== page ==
2. In the Kyrgyz Republic, there are more than 600 active microfinance institutions (MFIs), which provide micro-loans to around 9% of the population. More than 70% of micro-loan borrowers are women, indicating that their access to other forms of credit is difficult. Based upon the loan portfolios data of major MFIs, most of these women are returning customers. However, these loans provide limited opportunities for poverty-reducing job creation. Current lending activities in the microfinance sector are focused on group lending and lending on limited assets with very short payback periods and high interest rates (on average over 35% per annum or higher). This is not necessarily sufficient to support enhancement of microenterprises owned or managed by women. Because such limited access is undermining their potential, there is a need to address demand for financial services by women microentrepreneurs with potential for developing into sustainable businesses. The project will help improve the services of MFIs to women microentrepreneurs through (i) expanding outreach and capacity to support women borrowers; and (ii) financing, on a pilot basis, of new financial services enhancing the viability and sustainability of women's microenterprises and with potential for wide-scale replication by PFIs.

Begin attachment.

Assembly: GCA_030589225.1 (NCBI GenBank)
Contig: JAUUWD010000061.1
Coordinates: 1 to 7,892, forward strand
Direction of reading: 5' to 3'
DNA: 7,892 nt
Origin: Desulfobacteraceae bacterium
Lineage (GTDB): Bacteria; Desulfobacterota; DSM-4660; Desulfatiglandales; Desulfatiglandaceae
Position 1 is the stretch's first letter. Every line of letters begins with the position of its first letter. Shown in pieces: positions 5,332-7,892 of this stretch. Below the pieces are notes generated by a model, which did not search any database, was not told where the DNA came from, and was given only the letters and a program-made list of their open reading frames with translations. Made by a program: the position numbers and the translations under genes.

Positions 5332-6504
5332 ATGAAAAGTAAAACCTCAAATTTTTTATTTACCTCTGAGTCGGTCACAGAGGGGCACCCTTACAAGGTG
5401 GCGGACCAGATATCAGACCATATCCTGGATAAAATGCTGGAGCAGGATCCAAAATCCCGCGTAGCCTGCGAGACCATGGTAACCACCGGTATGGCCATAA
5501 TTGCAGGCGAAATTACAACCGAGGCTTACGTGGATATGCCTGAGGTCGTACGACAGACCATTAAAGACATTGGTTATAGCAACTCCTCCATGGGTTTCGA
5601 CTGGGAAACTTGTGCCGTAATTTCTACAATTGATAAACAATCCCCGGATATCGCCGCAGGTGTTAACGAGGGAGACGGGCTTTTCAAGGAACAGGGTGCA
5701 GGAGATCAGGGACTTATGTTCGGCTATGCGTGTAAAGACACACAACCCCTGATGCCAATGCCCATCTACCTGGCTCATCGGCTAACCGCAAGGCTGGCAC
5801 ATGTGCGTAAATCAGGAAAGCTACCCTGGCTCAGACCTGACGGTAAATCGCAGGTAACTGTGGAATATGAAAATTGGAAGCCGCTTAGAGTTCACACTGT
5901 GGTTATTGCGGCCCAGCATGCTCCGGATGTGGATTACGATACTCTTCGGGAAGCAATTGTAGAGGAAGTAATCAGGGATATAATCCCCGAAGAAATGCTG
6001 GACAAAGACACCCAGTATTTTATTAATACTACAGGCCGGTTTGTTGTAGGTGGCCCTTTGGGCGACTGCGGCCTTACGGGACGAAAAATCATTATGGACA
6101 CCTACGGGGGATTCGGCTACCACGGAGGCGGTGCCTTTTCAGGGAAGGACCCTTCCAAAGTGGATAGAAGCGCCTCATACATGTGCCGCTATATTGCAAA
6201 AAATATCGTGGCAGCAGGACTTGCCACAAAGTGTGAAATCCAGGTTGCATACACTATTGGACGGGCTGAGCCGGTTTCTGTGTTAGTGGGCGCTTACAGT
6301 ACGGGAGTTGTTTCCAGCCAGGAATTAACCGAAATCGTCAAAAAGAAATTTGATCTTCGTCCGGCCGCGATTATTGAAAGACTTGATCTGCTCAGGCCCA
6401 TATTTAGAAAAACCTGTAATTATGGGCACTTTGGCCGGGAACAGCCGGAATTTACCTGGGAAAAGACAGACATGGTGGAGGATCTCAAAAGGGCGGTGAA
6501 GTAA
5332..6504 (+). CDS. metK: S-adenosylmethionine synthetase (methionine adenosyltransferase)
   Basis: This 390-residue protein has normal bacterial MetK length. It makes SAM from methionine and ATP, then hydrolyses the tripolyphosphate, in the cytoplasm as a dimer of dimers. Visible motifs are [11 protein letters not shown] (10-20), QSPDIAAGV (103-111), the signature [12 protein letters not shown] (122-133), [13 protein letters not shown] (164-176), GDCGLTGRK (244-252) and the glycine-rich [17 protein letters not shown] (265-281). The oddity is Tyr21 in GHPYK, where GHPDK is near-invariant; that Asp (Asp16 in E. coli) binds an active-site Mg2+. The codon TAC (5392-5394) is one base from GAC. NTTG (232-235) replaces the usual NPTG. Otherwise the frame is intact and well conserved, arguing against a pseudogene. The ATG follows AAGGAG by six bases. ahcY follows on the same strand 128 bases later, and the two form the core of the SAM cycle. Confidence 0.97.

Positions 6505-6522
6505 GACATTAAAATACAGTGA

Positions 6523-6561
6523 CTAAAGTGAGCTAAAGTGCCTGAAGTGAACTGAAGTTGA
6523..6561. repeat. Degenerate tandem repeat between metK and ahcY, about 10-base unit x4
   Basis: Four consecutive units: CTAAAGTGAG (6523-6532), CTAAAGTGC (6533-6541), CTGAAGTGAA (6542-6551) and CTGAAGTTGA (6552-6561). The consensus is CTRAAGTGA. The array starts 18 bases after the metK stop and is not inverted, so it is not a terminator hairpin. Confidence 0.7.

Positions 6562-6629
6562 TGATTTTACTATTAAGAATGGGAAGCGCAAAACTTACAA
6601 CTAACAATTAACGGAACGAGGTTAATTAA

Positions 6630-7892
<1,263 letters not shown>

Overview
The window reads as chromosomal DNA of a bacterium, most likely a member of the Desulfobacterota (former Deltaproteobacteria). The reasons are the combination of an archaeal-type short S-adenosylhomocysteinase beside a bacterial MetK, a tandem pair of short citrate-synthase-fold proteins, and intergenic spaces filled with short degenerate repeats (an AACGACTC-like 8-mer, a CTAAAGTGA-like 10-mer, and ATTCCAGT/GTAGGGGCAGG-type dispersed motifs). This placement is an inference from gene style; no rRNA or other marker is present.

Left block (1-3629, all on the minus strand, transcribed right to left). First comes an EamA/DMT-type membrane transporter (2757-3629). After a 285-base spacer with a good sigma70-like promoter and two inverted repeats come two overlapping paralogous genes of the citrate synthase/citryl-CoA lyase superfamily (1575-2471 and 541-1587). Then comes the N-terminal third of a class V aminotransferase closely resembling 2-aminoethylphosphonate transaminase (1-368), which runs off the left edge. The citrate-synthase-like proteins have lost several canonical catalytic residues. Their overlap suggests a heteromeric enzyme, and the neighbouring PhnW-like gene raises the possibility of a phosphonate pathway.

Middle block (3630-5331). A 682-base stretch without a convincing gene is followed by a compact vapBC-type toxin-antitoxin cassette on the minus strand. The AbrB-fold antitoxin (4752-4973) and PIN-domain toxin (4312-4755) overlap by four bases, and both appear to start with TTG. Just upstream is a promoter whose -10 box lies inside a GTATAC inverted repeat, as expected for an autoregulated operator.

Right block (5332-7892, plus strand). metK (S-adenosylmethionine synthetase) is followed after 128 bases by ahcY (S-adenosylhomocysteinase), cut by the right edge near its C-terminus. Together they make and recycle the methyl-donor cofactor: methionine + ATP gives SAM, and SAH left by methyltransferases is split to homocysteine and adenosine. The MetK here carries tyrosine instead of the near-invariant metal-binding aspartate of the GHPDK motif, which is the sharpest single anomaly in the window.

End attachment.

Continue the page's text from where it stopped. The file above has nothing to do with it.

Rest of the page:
3. Furthermore, affordable credit alone will not help women entrepreneurs to grow. It must be accompanied by adequate and sensitively designed training and capacity building and advisory programs. As evidenced by various studies (footnote 1), lack of capacity, experience, and information form a major barrier to increased use of financial services especially among rural women microentrepreneurs. The needs to foster improved capacity for both lenders and borrowers, including through improved marketing and sales on the part of lenders coupled with more efficient credit analysis of loan applications, as well as improved ability to evaluate the economic benefits of borrowed money on the part of women entrepreneurs, have been posed as the greatest challenges. The need for better information between and among lenders and borrowers, including improved explanation of loan terms and improved means of evaluating loan proposals on the part of women microentrepreneurs, constrain scaling up of lending activities. Traditional gender role expectations limit women's activities and education, and women entering micro-businesses tend to stay in traditional sectors and are forced also to keep up with their family responsibilities. Therefore, the project will address this through capacity building on leadership and communication, financial literacy, and business development by means of training and advisory services for women microentrepreneurs with growth potential who are willing to scale up to a formal and sustainable level. Moreover, public awareness campaign activities will aim to improve access to information on the microcredit market.